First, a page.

If A&M were to end the season on a four-game winning streak to finish 9-4, it tops the disappointing 8-5 finishes of the last three seasons. A&M also would be 3-1 in November, thriving in what’s been Sumlin’s most troublesome month.

Sumlin would have earned the right to return even though this season he was 1-3 at home in Southeastern Conference play. That’s because he would have done better than he had in the past, answering the challenge made by A&M athletic director Scott Woodward on The Paul Finebaum Show in May.

Since the last time a Sumlin-coached team ended the season with a four-game winning streak was his first in Aggieland, talking about a 3-1 November and a 9-4 record certainly falls under the what-if category.

A&M showed Saturday why it could happen because of Starkel. A&M’s young receivers, who have had growing pains in part because they didn’t have a quarterback who could get them the football consistently, had their best game of the season as true freshmen Roshaaud Paul and Jhamon Ausbon each caught seven passes, combining for 234 yards and a touchdown. Starkel brought out their best, along with the defense and just about everyone else on the team except kickoff return coverage, the game’s lone wart.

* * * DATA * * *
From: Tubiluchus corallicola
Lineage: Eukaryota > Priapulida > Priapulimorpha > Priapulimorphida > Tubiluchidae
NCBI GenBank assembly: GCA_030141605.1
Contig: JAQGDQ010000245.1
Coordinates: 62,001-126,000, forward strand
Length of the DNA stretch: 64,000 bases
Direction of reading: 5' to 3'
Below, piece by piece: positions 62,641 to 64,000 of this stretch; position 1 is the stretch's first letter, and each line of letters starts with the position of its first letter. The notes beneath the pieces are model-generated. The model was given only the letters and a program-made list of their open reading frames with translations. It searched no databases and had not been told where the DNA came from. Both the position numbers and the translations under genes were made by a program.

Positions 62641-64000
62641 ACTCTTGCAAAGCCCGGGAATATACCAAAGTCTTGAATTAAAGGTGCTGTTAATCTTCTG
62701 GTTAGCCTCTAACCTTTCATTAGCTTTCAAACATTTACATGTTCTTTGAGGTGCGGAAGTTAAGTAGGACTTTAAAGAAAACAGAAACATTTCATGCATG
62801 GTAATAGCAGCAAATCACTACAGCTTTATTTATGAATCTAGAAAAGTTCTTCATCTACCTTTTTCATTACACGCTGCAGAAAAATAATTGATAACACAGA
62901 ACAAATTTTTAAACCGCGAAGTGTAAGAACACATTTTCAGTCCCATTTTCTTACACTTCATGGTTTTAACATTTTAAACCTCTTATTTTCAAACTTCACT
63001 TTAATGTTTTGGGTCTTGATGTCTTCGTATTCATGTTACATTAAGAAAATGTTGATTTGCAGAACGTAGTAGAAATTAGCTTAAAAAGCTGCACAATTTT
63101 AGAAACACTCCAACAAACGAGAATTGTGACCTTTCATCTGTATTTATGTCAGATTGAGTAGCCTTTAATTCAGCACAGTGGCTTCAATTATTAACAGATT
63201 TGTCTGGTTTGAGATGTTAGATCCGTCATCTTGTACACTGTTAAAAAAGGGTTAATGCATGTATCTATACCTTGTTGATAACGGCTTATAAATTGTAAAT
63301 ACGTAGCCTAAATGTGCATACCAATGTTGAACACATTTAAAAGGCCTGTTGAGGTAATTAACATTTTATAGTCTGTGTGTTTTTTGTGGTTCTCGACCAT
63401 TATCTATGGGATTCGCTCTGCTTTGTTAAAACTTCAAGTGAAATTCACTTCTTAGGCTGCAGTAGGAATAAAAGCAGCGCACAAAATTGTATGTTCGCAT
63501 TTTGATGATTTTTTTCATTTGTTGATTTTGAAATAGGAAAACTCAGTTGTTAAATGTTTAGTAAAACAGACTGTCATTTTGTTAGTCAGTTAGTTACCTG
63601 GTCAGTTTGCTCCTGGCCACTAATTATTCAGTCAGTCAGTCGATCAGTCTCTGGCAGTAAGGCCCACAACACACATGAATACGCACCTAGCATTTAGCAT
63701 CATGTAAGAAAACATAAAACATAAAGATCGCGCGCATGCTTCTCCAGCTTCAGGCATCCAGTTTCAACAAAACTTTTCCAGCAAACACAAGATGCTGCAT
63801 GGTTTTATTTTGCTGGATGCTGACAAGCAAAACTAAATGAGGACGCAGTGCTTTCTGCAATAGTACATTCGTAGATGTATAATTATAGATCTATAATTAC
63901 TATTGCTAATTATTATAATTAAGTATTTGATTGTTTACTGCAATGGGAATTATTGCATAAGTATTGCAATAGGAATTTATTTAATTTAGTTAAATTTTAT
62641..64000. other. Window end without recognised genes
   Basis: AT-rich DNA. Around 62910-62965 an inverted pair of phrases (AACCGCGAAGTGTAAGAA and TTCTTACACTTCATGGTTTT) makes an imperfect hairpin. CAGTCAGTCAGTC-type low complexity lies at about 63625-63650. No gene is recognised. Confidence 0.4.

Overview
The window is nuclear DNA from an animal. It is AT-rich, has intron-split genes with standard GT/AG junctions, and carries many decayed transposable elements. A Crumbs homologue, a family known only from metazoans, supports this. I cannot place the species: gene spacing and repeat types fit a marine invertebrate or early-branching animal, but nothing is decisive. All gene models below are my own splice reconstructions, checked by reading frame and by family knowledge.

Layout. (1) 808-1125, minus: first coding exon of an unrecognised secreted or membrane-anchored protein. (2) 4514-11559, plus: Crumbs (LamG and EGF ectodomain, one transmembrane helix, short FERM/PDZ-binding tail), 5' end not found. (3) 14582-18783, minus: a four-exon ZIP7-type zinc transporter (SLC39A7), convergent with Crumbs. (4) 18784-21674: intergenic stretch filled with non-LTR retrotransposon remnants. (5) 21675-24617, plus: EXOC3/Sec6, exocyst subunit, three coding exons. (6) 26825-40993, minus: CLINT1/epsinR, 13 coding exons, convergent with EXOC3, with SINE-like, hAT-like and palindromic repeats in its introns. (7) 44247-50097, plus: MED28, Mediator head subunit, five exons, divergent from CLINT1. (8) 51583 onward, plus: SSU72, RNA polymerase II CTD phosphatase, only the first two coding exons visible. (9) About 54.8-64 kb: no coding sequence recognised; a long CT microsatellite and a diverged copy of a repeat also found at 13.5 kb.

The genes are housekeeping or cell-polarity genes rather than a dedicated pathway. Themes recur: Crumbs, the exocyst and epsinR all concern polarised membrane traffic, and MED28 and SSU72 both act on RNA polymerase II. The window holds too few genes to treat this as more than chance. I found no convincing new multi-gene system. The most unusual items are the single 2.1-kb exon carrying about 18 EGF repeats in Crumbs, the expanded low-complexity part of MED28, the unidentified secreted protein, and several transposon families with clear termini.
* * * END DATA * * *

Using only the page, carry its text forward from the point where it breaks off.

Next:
Starkel, Paul and Ausbon are among 42 underclassmen who need to keep doing that they did Saturday to possibly save Sumlin’s job. All but two of them played Saturday with five of the freshmen and three of the sophomores starting.

Saturday’s game had to give them a huge shot of confidence. So much, that they probably are thinking, what if…

A&M’s game Saturday at Ole Miss will be at 6 p.m.

(3) comments

Mike in Keller

Instead of playing “what if”, the A&M administration should play, “This is what happened.”

No doubt, Starkel’s injury made a difference this year. However, in football, bad things happen to every team, every year. Sometimes they cause teams to fail. In A&M-under-Sumlin, every time it caused them to fail and, sometimes, they failed even without bad things happening.

HALF of this year’s six wins to become bowl eligible were against decidedly inferior competition. Sure, they count as wins, but they’re not the sort of thing you should be overly proud about. As it was, the on the field product in two of those games fell a little short of convincing. However, it led to the “they always come from behind” balloon that was soundly burst against Mississippi State and Auburn.

You speculate that if A&M wins out, it will be better than in the past and Sumlin “would have earned the right to return.” Really? We can’t look at the body of work and agree that winning against three very poor teams and losing against the SEC does not deserve dismissal?